The other day I walked to the river. I knew it wouldn’t be high because there has not been a lot of rain. But I needed to see water, the movement of the river. I needed a destination. I needed to walk without carrying my crap.

It’s usually windier at the river. I wanted to stay a while to watch the current and patterns on the water, but I was sweating. The wind chilled me. I said, ”You better get outta here.” But at least I saw it.

On the way back my knees started to hurt. I was smart. I didn’t push it.

I waited for a bus and took it the rest of the long way home. Remember when your feet started to hurt from walking all those hills in The City?

Dad’s lucky. His legs held up until he was 89. I compliment him on his great body all the time.

On Wednesday he went for a haircut. I asked how it went. He said, “It’s a real good one.” I said, ”Do you look like you’re 70?” He laughed.

I feel 70.

I told the MD that I feel punchy a lot, that sometimes it’s hard for me to speak. I asked for a brain scan, then he sent me for a CT. There was nothing wrong. No tumors. No bleeding. No Alzheimer’s.

One time he said I know the lights at work drive you crazy and that the stress makes you think there is something wrong with your brain, but we have no studies or tests that we can point to and give you for your particular problem.

What would solve most of my problem would be to have the money to retire. I would go outside more. I would not be overstimulated by the shitty lights and stressful job.

It’s amazing dad and mom looked so good for so long, especially dad.

That’s it for now.

I hope we get a lot of rain so the rivers get high.



Copyright © 2021 by David Vaszko

Friday, January 12

Dear Jim,

It hasn´t been a rainy winter but it´s been a cloudy one. Last Sunday I went to Starbucks expecting the sun to come out like it did the week before. It never did. After an hour and a ten minutes I was too cold to keep sitting so I walked home in the gloom.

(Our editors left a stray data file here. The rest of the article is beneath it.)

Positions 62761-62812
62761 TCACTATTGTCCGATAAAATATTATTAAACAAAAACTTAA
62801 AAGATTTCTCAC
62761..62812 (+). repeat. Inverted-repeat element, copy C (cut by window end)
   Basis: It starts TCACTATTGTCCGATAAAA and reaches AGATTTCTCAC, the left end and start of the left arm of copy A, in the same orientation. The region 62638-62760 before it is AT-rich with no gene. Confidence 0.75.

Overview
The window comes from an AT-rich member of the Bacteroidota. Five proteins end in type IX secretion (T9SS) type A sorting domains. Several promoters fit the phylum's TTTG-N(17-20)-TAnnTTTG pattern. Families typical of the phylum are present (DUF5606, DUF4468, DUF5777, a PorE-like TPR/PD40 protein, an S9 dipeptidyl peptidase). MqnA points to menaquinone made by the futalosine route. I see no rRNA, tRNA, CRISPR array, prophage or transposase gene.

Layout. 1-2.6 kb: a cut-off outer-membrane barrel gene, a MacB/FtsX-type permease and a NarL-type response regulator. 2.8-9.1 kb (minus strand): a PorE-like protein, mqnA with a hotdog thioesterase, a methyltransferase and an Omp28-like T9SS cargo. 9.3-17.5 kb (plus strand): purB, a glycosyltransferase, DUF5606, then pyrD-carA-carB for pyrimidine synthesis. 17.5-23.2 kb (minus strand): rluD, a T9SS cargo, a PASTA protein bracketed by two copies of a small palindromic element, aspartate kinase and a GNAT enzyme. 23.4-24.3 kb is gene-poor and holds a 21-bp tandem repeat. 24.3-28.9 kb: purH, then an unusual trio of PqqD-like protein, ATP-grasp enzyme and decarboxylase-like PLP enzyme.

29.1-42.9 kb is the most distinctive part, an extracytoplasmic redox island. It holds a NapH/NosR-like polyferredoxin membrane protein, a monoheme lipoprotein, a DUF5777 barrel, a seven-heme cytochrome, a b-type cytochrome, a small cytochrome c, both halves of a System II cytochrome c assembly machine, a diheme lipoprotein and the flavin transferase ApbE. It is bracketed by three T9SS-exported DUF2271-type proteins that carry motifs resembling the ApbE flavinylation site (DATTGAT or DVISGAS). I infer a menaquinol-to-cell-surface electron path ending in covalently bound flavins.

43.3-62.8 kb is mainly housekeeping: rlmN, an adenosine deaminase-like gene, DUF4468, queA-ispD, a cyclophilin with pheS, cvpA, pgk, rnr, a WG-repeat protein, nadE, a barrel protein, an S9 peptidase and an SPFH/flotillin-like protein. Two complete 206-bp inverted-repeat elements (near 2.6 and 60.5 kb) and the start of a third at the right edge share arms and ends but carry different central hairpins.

I felt like winter. Cold and lonely. When I got to the corner of the street I would normally turn home on, I decided not to turn. For the second Sunday in a row there were a lot of homeless guys with all their crap camped under the freeway.

It pisses me off and scares me at the same time. I don´t like seeing all the slobs in my neighborhood and I´m mad that the city doesn´t provide abandoned buildings for these guys to live in or abandoned parking lots with tents and porta potties for them to at least be put out of the way.

It scares me that so many of the homeless are young – in their twenties. I look at them sitting around and I shake, ¨Oh my God. They´re so young.¨

I worry a little about getting mugged. I worry a lot that I might become homeless if the rent goes up $100 each year. I don´t have the strength to work full time.

It must be horrible living on the street. There is nowhere to pee or poop. I wonder what kind of problems they will have with their bladder if they eventually get off the street and make it into their forties.

But still. They are slobs. The other day when I left for work I wanted to leave through the back gate and walk through the alley like I usually do. There was a homeless guy milling around under the carport. I thought, ¨This doesn´t look too good. You better go out the front.¨

So I did. When I left the building and turned up the street, the sidewalk underneath the freeway was blocked. I never saw it blocked before. The sidewalk is pretty wide – at least 12 feet. Normally 1/3 to half the sidewalk is filled with a few guys and all their crap. This time a tent blocked the rest of the sidewalk. You couldn´t see past to the street a block away. I was pissed.

I could not believe it. These are the new hobo jungles, only there is no train to catch to see the great American West and take the edge off your pain and give you hope.

At least in the old days tramps could feel solace that they got free rides through beautiful country on equipment of a system that symbolized the Industrial Revolution and the poverty or displacement it created. Theirs.

One time in Klamath Falls, when I was 21, I was walking through the rail yard. Under the overpass were three guys hanging around drinking. Two of them were in their forties. The third guy looked old, but the more I studied him the more I realized he was my age. Several of his teeth were missing.

That was the trip I took Southern Pacific up to Klamath Falls, then Western Pacific back along the Feather River. The way up was cool and cloudy. It was June. The way back was sunny and partly cloudy. Not warm.

The train I took out of Klamath Falls broke up in a little valley. I was walking around the outpost, inspired by the crisp cool air and the mountains, when right in the middle of the maintenance road was the hugest pile of human shit I had ever seen. It was fresh.

When I caught the next train it climbed into the mountains and it got cloudy and cooler. I tried moving to wherever the sun was, but that didn´t work out. Finally, the train started going downhill and along the Feather River.

It got warmer. I took off my coat and relaxed and was enjoying the scenery. Then a train passed coming from Oroville. All of a sudden I saw an empty flat car with two circles of four or five guys playing cards as the train wound up the mountain.

I was astounded. You´ve heard me tell this story. I love to tell it. I haven´t mentioned it to anybody in years. I probably never will. Who gives a shit about freight trains?